Monday, November 24, 2008

A Story of Two Devadasis

The gorgeous Yamunavva. Pic courtesy: MK

Mudhol, Bagalkot district: When a cup of tea cost a princely ten paise, the man she fell in love with bought her a cotton saree priced Rs 4. For Rannavva, a devadasi, it was equivalent to a lavish drape of Rs 10,000. The graceful woman, chirpy and ever enthusiastic till now, breaks out into giggles. She must be about 50, it is hard to tell people's ages, weathered that their faces are by the vagaries of having a life lived. They cannot be expected to know their ages either; they have better things in life to bother about.

Rannavva is one of the old timers from a little village in Jamakhandi taluk. Her love story is quite contrary to the conventions of her community. Dedicated when she was just a little girl, her "hiriyavaru" (the elder one), the permanent partner, was poorer than her family. But she fell in love, stood by him when he ran a tiny tea stall, encouraged him to seek a job that his TCH training merited. Her wrist watch became his when he had to move away for a teacher's post. Every weekend he visited her. Ten years of bliss and he married another woman, with her consent of course. It was a happily ever after, with the two women tolerant of each other, with their three children each sharing a happy sibling relationship.

Rannavva breaks out into a 'chowdike pada', traditional verses and poems that devadasis are taught to sing at temples and at functions. She forgets the lyrics once in a while and is embarrassed because she hasn't been practicing off late but the elegantly beautiful Yamunavva, one the most respected devadasis in the area, reminds her of the next line. Both sing in rich baritones, slightly off key, but melodious nevertheless. Both are peaceful, enjoying their lives too. But talk of passing on their traditions to the next generation and they vehemently dismiss all such intentions. Passing on the songs, the beliefs and the faith in Yellamma devi is all fine, but not the dedication of women that denies them all their lives, the titles of a wife.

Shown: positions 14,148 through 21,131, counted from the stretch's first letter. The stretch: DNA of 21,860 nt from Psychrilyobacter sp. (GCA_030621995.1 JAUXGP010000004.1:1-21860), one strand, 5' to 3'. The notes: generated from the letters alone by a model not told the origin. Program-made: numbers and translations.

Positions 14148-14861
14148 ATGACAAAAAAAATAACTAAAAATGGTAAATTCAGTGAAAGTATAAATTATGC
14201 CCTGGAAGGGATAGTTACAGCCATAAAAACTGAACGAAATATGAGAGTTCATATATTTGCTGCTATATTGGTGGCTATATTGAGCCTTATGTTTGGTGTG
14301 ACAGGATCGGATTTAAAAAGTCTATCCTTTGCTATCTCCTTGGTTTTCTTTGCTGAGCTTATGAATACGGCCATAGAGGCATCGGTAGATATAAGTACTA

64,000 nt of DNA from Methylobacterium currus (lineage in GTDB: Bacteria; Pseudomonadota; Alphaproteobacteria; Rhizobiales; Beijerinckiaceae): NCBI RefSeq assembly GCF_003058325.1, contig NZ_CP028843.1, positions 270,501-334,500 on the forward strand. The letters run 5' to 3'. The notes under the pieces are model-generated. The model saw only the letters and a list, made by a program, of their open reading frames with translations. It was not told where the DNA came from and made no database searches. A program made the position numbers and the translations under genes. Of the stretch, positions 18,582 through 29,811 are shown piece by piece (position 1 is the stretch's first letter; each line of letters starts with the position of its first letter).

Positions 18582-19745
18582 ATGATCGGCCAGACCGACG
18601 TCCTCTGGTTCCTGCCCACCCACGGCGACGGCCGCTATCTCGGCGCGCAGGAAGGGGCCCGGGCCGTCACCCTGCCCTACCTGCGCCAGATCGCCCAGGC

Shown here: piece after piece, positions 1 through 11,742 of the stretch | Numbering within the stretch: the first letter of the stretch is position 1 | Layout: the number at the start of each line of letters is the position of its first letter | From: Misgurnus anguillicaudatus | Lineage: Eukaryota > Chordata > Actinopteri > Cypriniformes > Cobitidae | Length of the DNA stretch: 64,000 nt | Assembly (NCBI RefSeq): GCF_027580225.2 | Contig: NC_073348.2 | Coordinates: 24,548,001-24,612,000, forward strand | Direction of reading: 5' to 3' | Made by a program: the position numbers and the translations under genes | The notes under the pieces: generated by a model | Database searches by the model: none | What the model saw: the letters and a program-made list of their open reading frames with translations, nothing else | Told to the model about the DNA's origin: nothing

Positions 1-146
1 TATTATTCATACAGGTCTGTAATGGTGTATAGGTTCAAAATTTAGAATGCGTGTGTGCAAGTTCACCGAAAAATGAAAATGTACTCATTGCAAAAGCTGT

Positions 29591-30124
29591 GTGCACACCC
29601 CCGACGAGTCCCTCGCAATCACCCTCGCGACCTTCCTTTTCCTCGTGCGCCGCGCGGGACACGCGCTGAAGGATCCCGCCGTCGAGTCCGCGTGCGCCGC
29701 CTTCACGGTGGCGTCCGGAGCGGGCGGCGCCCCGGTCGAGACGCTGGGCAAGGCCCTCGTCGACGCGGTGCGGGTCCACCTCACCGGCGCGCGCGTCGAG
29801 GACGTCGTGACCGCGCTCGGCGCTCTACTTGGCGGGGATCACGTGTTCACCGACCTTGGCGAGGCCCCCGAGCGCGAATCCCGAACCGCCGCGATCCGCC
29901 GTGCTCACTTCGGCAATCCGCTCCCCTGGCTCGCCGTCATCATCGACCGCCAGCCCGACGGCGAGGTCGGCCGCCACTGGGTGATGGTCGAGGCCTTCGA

Yamunavva's partner is a rich man, the jewellery that compliments her graceful beauty, the 'boar-mala' (a chain of hollow peanut shaped gold beads), a gold and black bead mangalsutra, a large pearl nose-pin testify that. Her 'hiriyavaru' saw her when she was helping her mother in laying roads. A short stint in Mumbai and she was back in her village of Chimmadu. Her partner has taken a wife but has never denied her any comfort. Money for the son's wedding, new sarees, trips to the village fair and to his home, everything, except the institution of marriage. She has no reason to complain, her life has been good, her beauty still visible, her partner still loyal.